It would be easy to write about family, if you didn’t have to write the truth.
I have been trained to let truth go, like a balloon that slips from your wrist and floats away.
My senior year of high school my English teacher, Ms. Davies said to me,
“Faye, when you put your pen to the paper, you have to write the truth.”
I thought about it for a moment. “I can’t,” I said.
I thought about why I loved Ms. Davies. I loved her for her honesty. She was a little bit mean, sharp as a whip, loved words and used them better than anybody I knew. She had a sense of humor that could win wars. She preferred
wrap skirts with a turtle or whale motif, edged in contrasting fabric. She was on the edge of overweight. Her hair was cut into a highlighted, practical, perfectly formed shag with two curls flattened by each ear that never moved. I imagined she was afraid of nothing. She invited us all to her house and made cherry pie bars with a graham cracker base, a cream cheese filling, and a can of cherry pie filling poured over the top. She had a sweet tooth.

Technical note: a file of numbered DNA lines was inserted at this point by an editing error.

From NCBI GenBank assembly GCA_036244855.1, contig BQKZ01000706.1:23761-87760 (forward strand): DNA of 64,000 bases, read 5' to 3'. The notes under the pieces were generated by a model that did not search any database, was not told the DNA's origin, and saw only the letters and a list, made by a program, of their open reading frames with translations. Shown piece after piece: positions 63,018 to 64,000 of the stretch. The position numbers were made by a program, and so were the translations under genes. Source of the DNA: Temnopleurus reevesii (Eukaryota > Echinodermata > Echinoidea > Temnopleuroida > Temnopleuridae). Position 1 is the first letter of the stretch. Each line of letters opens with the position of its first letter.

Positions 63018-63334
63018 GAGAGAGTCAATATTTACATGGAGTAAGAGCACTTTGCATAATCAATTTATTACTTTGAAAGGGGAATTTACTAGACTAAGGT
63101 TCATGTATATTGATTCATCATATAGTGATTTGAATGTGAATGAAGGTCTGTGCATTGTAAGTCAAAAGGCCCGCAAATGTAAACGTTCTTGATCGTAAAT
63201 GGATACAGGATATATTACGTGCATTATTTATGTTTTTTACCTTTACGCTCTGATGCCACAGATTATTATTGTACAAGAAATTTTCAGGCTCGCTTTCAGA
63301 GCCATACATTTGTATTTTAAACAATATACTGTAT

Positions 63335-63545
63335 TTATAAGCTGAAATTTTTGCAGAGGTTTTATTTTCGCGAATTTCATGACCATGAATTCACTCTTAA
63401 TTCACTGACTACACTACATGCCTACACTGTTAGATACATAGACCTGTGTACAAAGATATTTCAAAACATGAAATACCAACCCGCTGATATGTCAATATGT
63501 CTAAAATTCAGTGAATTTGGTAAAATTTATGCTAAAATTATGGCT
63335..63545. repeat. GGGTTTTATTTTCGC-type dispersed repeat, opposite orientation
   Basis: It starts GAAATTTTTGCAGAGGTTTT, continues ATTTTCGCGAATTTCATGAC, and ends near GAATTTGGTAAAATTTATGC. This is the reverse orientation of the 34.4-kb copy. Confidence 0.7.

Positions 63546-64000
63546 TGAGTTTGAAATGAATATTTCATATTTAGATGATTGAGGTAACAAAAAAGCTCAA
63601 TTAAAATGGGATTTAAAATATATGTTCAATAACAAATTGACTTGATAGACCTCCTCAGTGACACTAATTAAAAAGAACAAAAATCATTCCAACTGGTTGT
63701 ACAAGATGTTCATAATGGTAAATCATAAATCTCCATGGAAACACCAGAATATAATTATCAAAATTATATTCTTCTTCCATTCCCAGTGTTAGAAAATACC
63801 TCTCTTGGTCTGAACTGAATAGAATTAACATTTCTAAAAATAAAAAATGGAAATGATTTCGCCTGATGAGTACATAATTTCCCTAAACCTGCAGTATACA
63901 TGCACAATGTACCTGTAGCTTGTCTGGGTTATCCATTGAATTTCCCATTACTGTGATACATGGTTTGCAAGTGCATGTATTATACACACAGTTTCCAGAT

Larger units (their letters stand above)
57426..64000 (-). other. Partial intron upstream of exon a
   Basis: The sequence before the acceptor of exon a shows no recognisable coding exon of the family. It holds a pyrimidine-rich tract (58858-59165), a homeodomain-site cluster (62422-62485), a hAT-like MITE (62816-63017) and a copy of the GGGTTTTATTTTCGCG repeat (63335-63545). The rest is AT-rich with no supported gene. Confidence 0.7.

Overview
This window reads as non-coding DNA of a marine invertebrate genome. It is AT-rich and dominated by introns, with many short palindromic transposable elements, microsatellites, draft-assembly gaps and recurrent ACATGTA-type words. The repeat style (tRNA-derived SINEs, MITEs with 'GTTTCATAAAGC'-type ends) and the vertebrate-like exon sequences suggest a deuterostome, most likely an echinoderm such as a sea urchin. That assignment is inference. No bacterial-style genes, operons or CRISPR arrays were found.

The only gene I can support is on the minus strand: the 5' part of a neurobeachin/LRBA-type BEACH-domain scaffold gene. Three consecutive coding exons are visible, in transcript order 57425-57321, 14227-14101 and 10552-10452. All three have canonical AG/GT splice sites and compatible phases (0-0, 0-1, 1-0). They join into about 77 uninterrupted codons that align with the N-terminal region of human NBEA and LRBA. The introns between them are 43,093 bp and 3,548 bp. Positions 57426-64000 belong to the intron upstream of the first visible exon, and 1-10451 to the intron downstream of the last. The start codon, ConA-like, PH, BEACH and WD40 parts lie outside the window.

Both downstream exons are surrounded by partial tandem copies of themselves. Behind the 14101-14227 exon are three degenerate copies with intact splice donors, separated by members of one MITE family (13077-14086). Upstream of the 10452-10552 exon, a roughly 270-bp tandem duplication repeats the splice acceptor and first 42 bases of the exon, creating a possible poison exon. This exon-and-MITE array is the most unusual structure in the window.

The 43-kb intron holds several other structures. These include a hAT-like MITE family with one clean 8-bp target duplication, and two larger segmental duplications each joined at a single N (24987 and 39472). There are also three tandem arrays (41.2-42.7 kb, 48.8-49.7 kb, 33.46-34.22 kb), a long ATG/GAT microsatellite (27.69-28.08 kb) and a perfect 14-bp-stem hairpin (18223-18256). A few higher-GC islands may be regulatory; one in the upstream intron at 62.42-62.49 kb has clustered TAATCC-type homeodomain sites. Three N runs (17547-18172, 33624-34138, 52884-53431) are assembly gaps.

The truth in my house was not allowed. They didn’t like it.
It was too loud to hear and too ugly to look at, like car wrecks. That is why the police rope those things off.
My stepfather denied it. He was like Trump, or the former USSR, whom they told us, rewrote their history books.
My mother would flat out shut it down.
“I don’t want to know about that.”
My grandma would get you to watch her color TV. Or offer up cake. Her motto was, “just don’t think about it.”
In my family I am known as the one who doesn’t speak. I became the best at it.
My ex husband, when he decided to leave, preferred that I not mention it in public.
All these years later, I hear
Ms. Davies talking to me. And I don’t know.
I am going to make a video about how to cook a turkey.